site located at the eastern margin of the Wadi ῾Arabah, halfway between the Dead Sea and the Red Sea (30°37′36″ N, 35°29′ E). The Byzantine ruins of Feinan (Fenan, Phinon, Punon) are but one prominent archaeological site in a copper ore district that covers about 500 sq km (310 sq. mi.). It is part of the original sedimentary copper deposit of Timna῾-Feinan-Eilat-Abu Kusheiba, which is divided by the tectonic activities of the Wadi ῾Arabah rift valley. [See Timna῾ (Negev)]. In the Feinan area, more than 250 ancient mines and 150,000–200,000 tons of slag were discovered. The history and development of metallurgy in the area has been studied by archaeologists and scientists from the Deutsches Bergbau-Museum, Bochum, Germany, and the Jordanian Department of Antiquities since 1984. The area has been intensively surveyed and settlements from different periods and mines have been excavated (Wadi Ghwair 1, Tell Wadi Feinan, Wadi Fidan 4, Khirbet Hamra Ifdan, Barqa el-Hetiye, Wadi Khalid, Qalb Ratiye). Analytical work for provenience studies and reconstructions of smelting processes is done in the laboratory on ore, slag, and metal.

Archaeological excavation and the radiocarbon dating of fifty-two samples have made it possible to trace the exploitation of the ore deposit over a period of nine thousand years. The earliest settlements belonged to the Pre-Pottery Neolithic period, when copper ores (“greenstones”) were utilized for making beads and for cosmetic purposes. The ores were traded as far as ῾Ain Ghazal in Transjordan and Jericho in ancient Palestine. Samples of pure copper ores have also been found at Tell Wadi Feinan (sixth/fifth millennium), some 2 km (1 mi.) west of the ruins of Feinan. Pyrometallurgy developed in the middle of the fourth millennium. Metal was smelted on a small scale inside of settlements (“household metallurgy”). High-grade secondary ores were used that left only very small amounts of slag. Copper ore was also traded to Abu Matar, Shiqmim, Wadi Ghazzeh, and Tell Maqass/῾Aqaba, where it was smelted inside the Chalcolithic settlements. [See Shiqmim.]

At Feinan, mining and smelting peaked in the Early Bronze Age II–III (first half of the third millennium). New technologies, such as the use of manganese oxide for fluxing, increased the exploitation of ores considerably. Twelve slag heaps in the area of Feinan point to a large-scale copper production that was the basis for the export of metal to cities in the Levant. The survey produced only sparse evidence for metal production there in the Middle Bronze Age. As at Timna῾, production increased again in the Late Bronze Age. Excavations at Barqa el-Hetiye/Feinan revealed Midianite pottery from the thirteenth/twelfth centuries BCE.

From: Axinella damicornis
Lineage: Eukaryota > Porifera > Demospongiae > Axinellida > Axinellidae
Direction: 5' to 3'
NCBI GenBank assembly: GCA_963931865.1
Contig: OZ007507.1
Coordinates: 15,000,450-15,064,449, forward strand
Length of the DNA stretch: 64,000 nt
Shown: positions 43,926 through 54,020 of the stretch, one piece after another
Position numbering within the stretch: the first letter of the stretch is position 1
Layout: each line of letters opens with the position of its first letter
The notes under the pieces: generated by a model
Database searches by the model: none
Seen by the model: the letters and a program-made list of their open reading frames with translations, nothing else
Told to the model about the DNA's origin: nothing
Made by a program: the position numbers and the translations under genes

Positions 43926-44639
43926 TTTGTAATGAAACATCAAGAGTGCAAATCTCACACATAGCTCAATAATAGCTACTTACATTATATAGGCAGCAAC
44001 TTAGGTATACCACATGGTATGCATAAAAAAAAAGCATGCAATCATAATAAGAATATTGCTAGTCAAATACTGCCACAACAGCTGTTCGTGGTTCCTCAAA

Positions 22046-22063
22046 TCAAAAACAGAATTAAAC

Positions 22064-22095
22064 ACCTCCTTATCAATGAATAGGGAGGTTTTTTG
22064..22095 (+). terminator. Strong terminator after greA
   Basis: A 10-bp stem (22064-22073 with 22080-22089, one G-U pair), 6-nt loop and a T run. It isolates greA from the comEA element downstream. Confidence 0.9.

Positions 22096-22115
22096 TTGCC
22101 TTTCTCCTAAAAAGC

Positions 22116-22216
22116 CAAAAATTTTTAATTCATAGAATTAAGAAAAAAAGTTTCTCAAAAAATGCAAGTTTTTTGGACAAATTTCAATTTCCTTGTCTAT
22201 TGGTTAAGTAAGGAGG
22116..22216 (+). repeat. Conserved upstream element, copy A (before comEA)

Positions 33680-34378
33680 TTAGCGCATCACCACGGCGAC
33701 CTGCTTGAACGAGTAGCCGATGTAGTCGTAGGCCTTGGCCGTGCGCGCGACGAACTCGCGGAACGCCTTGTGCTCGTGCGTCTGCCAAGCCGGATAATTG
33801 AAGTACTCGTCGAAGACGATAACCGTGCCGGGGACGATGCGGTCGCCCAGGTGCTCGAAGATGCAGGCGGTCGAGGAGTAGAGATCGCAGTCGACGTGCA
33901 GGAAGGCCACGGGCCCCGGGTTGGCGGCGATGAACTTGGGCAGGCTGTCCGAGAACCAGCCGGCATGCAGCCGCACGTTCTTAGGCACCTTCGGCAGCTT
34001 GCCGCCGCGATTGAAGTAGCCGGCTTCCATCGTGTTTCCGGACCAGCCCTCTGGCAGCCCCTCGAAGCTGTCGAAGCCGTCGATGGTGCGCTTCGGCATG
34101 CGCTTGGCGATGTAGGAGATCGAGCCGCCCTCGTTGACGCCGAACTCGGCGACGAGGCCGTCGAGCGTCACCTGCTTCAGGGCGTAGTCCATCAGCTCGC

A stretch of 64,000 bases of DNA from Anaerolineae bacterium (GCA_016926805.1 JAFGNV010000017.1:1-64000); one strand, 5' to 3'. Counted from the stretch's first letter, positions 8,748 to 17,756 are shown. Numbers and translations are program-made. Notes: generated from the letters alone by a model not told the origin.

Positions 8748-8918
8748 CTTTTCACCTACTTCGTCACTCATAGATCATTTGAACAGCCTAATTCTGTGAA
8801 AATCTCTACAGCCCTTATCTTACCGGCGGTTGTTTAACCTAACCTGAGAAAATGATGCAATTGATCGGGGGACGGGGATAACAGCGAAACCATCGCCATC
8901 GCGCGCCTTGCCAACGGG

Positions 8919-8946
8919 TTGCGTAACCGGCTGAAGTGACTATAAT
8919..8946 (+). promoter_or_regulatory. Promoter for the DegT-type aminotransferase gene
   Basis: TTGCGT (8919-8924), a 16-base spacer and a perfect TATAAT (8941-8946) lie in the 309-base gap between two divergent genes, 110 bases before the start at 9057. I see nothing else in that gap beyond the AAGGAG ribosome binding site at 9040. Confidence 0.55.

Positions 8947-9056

Innovations in mining and smelting developed during the Iron Age IIB and IIC, and copper was produced on an industrial scale. The industry was organized by the Edomite towns on the Jordanian plateau, such as Buṣeirah and Umm el-Biyara. [See Buṣeirah and Umm el-Biyara.] Remote parts of the ore deposit were made accessible by sinking shafts as deep as 70 m. Smelting was concentrated at two major centers—at Khirbet en-Naḥas (“ruins of copper”) and at Feinan—and led to the formation of the largest slag heaps in the southern Levant. This copper boom, which is paralleled in other copper districts in the Old World, arose in a period when the popularity of iron and steel increased.

Major mining activity resumed centuries later, in the Roman period (first century BCE—fifth century CE). By then the richest minerals appear to have been so completely exhausted that the Romans had to resort to low-grade copper ore. The church fathers Eusebius and Hieronymus (see Geerlings, 1985) describe the cruelty of the work in the mines of Feinan (“damnatio ad metallam”). One of the most impressive technological monuments is the mine at Umm el-Amad (6,600 sq m), some 15 km (9 mi.) south of Feinan. It is the only complete mine known from the Roman period. The Romans transported the ore over a distance of 12 km (7 mi.) to a central site located very close to the ruins of Byzantine Feinan. The large amount of metal produced here is demonstrated by the 50,000–70,000 tons of slag left behind.

After 500 CE, Feinan's role as a major copper supplier in the southern Levant ended; however, textual evidence and the remains of churches and a monastery indicate that the town maintained a certain importance as the bishop's see in the Early Byzantine period. In the Mamluk period, some minor mining and smelting activities took place there.

The copper produced at Feinan throughout history is characterized by a low trace-element content—except for lead, which sometimes ranges up to the percent level. This indicates that high-purity copper must not necessarily derive from native copper, clearly distinguishing Feinan copper from the copper-arsenic-antimony alloys found at Chalcolithic sites such as Naḥal Mishmar, Shiqmim, and Tell Abu Matar. The lead isotope ratios are clearly different from ore deposits in Cyprus, Anatolia, and the Aegean Sea, but it is difficult to distinguish between Timna῾ and Feinan.

[See also Mines and Mining.]


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Andreas Hauptmann